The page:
West Region: Nathan Millican, Foothills Baptist Church, Phoenix, AZ
South Region: Matt Crawford, FBC Sebring, FL
South Region CP Catalyst Matt Crawford introduces the CP Catalyst program in the following video. Thanks for watching!
Evansville Baptist Church will always hold a special place in my life. I have never been a member of Evansville, but that congregation had a significant impact on my understanding of the Cooperative Program. Evansville Baptist is in a very small community near Dyersburg in the northwest part of Tennessee. When I was a teenager who had been called to ministry, that church allowed me the privilege of leading my first Sunday morning worship service.
On the morning that I spoke at Evansville, fourteen people attended the service. When you consider that nine of those people were family and friends that had come because I was preaching, the math quickly tells you that only five church members were in attendance that day. I know that the definition of “small church” can be somewhat fluid, but five members in attendance certainly qualifies as small. We had a great time of worship that morning, including two people responding to the invitation. And while I always appreciate a service where forty percent of the membership responds to the invitation, something else in the service has remained with me for over twenty years.
In the middle of the service, one of the laymen at the church walked onto the platform to lead us through the time of the offering. As he encouraged the congregation to give, he said, “A part of what you give today will be used to tell people all over the world about Jesus.” I remember sitting on the front pew of that small, Baptist church and realizing that what he said was absolutely true. By themselves, those five church members might not have been able to do much in supporting missionaries all over the world. However, when thousands of churches like Evansville work together, they are part of the largest missionary sending partnership in the history of the world.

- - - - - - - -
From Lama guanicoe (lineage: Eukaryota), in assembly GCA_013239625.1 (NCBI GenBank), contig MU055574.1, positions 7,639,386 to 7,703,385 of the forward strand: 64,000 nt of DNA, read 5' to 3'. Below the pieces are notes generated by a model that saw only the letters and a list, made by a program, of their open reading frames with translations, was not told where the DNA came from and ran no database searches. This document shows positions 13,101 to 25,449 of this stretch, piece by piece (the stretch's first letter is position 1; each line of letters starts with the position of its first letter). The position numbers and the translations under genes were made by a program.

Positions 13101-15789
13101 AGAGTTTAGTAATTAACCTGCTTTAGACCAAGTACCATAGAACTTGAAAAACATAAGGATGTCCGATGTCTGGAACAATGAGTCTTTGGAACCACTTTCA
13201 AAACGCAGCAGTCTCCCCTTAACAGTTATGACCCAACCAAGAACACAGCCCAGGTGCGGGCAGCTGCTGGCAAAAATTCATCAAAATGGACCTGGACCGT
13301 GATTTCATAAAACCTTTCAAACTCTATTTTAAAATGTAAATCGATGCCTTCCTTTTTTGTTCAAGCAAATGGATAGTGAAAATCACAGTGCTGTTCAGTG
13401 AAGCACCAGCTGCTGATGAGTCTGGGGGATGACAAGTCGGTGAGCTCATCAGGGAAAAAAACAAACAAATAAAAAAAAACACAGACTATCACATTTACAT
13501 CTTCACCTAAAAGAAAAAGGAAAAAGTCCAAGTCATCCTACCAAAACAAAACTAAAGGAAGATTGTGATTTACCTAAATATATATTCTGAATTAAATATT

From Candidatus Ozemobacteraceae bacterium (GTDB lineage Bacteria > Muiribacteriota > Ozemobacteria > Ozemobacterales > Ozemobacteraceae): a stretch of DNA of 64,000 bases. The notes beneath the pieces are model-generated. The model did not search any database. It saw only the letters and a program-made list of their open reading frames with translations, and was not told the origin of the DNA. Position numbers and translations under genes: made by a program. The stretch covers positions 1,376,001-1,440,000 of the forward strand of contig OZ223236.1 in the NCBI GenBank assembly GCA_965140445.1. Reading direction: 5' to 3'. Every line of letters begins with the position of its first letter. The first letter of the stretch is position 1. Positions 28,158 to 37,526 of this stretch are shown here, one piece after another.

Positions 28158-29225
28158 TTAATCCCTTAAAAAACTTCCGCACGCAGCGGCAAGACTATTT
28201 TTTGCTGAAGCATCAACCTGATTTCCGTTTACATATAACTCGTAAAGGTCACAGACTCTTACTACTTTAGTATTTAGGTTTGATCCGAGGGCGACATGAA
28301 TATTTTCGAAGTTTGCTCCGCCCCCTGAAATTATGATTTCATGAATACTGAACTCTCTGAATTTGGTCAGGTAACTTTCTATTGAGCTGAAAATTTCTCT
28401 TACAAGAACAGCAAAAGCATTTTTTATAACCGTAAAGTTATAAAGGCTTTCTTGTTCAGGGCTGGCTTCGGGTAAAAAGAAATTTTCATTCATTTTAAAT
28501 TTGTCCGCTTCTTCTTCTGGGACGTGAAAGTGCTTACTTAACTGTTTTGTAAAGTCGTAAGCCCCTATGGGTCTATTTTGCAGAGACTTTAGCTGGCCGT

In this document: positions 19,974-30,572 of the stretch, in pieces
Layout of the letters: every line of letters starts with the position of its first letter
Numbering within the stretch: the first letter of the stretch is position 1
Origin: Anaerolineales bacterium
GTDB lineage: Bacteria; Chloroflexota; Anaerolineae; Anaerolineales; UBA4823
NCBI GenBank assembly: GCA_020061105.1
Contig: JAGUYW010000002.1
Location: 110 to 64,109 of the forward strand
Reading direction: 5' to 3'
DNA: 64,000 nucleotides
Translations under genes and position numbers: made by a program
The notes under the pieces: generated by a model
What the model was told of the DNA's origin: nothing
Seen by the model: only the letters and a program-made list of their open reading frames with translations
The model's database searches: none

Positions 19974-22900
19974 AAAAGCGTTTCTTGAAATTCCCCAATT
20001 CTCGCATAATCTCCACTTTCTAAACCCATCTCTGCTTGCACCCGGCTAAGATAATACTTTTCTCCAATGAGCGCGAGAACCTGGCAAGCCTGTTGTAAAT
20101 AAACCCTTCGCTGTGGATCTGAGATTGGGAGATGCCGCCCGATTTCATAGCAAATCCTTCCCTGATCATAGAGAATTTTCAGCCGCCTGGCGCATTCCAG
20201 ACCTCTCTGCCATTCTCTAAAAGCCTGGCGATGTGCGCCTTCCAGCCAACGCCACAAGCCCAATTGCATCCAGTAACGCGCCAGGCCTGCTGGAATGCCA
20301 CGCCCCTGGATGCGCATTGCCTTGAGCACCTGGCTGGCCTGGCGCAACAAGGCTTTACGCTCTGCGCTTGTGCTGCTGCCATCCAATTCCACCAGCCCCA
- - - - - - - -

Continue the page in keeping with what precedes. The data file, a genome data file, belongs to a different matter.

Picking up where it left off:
And it is not just that CP giving supports missionaries that we may never meet during our time on earth; CP also provides opportunities for us to go and join in the work being done around the world. My grandfather, Rex Edwards, was a store manager and truck driver who ended up at another small church around Dyersburg called Southside Baptist Church. He served as a deacon and as the Church Training Director at that church for several decades. He was also the first person I knew that participated in a short-term international mission trip.